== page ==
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14:05 Sep 20, 2011
This question was closed without grading. Reason: Other
German to English translations [Non-PRO] Art/Literary - Journalism
German term or phrase:es
Die beiden sitzen in jenem Winter 1953 zusammen im Hörsaal, sie muss keine Sorge haben, "dass er mir einen Kuss auf die Backe knallt". Sie lehnt sich über die Sessellehne, Zeigefinger in die Höhe: "Er war das reinste Latein", sagt ***es,*** lässt sich zurückfallen, lacht und kichert mädchenhaft, der Lampenschirm hinter ihr vibriert. "Wissen Sie, es gibt nicht so viele Leute, die so gut Latein sprechen."
thanks, franglish, for pointing out this question; I am adding here what I posted at the "Sorge" discussion:
What "Sorge" means here would be my least worry, Jianming.:) You are correct: She need not worry "that he would kiss me." However, the question is, is she happy/need not worry about him actually kissing her or relieved that he would not/is not going to kiss her. Context will tell you. Also: "Er war das reinste Latein" -refers to "him" "being" the purest Latin??? (context?!) Or is this a typo for Es = It was the purest Latin??? And: ... sagt es ... seems to refer to the female, a girl-like creature (she laughs and giggles like a girl), therefore es - the personal pronoun standing in for das Mädchen.
"Sagte es" is a not that uncommon rhetorical device (there's one particularly familiar literary example, but it escapes me at the moment) to emphasis the ex/proclamation quality of the sentence spoken.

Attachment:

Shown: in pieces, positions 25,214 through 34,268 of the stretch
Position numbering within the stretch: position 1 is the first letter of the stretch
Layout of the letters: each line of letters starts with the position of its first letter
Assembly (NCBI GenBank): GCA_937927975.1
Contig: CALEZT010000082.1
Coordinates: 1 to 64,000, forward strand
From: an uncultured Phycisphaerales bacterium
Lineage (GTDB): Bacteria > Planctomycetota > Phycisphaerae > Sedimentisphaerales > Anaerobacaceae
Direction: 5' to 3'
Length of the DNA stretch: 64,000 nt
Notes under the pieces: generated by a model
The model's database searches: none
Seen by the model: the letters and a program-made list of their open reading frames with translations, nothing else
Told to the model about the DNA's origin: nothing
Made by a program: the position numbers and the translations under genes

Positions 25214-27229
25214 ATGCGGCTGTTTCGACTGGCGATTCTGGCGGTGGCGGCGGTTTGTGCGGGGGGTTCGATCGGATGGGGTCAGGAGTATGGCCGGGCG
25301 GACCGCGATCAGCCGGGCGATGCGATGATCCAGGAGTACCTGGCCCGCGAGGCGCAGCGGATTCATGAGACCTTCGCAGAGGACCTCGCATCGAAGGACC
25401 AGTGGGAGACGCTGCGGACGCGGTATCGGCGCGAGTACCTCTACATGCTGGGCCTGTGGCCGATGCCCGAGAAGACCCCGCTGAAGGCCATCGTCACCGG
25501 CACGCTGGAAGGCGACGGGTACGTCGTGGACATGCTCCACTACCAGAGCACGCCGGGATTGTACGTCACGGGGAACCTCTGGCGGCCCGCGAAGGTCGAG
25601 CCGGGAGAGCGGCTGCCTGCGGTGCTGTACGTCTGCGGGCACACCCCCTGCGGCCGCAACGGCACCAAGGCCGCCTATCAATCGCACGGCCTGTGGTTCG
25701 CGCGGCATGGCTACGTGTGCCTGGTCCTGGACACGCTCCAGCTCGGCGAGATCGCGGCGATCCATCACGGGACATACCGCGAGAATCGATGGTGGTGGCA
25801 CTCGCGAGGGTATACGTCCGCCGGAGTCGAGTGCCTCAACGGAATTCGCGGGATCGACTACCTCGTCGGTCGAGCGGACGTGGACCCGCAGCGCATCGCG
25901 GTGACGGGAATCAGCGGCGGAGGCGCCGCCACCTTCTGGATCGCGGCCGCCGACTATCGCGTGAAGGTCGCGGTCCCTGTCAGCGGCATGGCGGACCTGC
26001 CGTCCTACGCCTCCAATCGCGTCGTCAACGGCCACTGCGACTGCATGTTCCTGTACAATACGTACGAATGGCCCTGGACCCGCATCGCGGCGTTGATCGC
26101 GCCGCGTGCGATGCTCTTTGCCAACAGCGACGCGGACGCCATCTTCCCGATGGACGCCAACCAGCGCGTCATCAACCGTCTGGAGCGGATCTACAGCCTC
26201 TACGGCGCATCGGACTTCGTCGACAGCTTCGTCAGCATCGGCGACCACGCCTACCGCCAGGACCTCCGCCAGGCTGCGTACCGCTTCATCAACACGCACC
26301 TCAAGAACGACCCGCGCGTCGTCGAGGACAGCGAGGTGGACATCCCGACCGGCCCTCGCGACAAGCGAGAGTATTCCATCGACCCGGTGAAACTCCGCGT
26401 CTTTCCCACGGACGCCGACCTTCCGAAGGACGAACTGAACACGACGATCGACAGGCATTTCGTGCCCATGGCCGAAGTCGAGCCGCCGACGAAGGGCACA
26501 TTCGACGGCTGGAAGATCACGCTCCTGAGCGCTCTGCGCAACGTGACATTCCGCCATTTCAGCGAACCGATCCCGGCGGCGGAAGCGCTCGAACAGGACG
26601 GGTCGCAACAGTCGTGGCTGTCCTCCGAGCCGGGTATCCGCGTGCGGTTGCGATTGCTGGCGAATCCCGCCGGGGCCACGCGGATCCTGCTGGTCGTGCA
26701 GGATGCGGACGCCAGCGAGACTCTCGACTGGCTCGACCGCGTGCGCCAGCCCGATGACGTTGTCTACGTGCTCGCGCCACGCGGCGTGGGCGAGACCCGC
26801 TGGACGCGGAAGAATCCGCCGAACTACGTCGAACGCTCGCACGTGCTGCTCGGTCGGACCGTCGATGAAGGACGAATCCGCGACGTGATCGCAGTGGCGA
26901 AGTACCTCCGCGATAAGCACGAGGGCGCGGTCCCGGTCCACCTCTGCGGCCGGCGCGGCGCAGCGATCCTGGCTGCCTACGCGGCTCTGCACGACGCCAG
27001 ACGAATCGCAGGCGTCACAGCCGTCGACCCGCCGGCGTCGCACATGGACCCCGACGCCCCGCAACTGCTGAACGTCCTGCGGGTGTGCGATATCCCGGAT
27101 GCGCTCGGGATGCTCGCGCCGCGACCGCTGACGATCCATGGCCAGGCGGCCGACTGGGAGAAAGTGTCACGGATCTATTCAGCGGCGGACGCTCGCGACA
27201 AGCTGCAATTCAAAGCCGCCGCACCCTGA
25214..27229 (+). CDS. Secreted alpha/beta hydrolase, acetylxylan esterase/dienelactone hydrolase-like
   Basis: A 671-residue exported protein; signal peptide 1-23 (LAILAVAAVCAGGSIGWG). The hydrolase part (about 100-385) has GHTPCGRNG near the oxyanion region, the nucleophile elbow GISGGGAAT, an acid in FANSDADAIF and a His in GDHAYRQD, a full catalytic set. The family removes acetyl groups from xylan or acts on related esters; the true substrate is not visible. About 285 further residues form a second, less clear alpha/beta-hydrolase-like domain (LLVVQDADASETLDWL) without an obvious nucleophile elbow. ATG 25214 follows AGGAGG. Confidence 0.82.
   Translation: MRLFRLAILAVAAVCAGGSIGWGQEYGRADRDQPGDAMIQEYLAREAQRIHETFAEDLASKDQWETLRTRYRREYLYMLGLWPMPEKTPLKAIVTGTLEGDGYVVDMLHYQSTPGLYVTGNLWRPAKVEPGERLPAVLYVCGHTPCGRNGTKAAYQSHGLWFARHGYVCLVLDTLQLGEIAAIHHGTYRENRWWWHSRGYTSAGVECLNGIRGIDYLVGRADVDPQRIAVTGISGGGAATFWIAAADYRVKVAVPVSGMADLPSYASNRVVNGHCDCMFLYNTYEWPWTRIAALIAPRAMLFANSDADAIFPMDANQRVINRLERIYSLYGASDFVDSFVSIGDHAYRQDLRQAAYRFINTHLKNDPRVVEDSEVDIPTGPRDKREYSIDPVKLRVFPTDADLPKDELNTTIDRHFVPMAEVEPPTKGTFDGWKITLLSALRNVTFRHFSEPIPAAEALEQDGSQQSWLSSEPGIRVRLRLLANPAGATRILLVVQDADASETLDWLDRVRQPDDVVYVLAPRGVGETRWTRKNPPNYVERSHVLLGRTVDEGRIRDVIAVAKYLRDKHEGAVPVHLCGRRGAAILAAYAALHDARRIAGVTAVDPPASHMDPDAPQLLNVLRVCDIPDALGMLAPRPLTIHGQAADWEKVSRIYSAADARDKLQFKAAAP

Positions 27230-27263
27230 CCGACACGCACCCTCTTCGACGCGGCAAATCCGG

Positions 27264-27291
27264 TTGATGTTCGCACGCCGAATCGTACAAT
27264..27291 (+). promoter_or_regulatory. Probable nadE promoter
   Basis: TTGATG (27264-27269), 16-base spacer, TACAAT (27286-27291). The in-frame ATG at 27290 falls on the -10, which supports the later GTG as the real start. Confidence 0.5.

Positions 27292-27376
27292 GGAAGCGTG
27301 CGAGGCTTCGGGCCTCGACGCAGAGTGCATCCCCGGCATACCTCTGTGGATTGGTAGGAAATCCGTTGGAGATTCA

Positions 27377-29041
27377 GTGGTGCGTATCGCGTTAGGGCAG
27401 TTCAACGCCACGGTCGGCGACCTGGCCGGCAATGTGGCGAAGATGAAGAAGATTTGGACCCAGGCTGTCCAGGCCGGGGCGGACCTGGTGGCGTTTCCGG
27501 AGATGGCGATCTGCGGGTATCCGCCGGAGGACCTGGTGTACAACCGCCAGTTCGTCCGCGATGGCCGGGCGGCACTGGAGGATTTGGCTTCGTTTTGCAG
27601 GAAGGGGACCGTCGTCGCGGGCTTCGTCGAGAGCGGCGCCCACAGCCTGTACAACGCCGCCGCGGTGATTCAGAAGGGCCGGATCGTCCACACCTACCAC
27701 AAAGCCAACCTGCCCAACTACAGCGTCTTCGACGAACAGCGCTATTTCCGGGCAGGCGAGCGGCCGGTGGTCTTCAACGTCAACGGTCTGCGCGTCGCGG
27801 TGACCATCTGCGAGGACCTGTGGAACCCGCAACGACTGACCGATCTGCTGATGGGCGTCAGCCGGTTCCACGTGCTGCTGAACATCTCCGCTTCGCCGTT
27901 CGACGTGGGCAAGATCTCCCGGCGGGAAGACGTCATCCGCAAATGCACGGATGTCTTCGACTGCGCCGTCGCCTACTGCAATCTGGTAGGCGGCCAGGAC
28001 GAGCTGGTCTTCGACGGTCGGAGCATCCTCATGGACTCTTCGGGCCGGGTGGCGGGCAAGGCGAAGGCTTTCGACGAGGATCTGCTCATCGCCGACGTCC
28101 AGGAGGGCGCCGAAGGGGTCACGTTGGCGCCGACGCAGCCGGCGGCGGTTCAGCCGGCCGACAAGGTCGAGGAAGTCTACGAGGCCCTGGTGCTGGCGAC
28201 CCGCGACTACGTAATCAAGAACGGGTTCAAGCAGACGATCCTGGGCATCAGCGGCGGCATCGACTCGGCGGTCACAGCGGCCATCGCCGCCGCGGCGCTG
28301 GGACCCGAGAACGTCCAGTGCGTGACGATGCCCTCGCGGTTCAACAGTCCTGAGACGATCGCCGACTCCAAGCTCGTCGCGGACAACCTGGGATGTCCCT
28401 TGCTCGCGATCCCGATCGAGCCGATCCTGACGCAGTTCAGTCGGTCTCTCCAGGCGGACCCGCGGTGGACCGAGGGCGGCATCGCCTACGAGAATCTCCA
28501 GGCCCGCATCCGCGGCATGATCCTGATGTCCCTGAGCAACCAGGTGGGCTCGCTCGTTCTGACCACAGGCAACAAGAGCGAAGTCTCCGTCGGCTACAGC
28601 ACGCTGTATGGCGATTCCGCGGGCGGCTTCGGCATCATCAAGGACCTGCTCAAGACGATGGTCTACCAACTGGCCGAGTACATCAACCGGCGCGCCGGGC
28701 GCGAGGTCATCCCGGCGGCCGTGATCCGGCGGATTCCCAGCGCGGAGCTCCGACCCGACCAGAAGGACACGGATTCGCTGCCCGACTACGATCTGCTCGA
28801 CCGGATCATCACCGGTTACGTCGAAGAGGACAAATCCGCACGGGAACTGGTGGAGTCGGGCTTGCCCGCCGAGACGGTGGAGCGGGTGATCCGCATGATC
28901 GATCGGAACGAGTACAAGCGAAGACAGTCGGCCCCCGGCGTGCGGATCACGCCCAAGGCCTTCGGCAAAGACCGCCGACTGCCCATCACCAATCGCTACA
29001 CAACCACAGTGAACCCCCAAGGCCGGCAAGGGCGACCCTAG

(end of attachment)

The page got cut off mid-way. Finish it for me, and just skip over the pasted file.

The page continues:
I agree with Lieselotte and franglish, it seems to be referring to the phrase she spoke. 'Es' doesn't work for finger, which would be 'er', nor for the girl herself, even if she had been referred to as a Maedchen before, 'sie' and 'ihr' are used to describe her in the same sentence, so 'es' would be describing something else.
This would be bizarre, because there is no doubt that she actually voices the "Er war das reinste Latein". It could possibly work (allowing for cartloads of poetic licence) - a literary device where the reader's attention is transferred to the finger, who appears to speak for the women, before being transferred back to the women.
In this case, it would translate (roughly): She leans over the arm of the chair, waving her finger: "He was the purest of all Latin", it says, before receding, laughing and giggling girlishly.
Of course, there is the possibility (and it seems all the more probable) that this is a mistake, and it should read: "sie".
EDIT: in which case the translation "before receding" of the next part would have to be adapted - this translation only works with the finger, of course.
Yes, if "das Mädchen" did appear earlier, it would explain it.
However, I believe that there may be some cultural prejudice in claiming that this indicates callous disrespect for young girls, even if it is the callous disrespect of a bygone age.
Food for a good discussion there.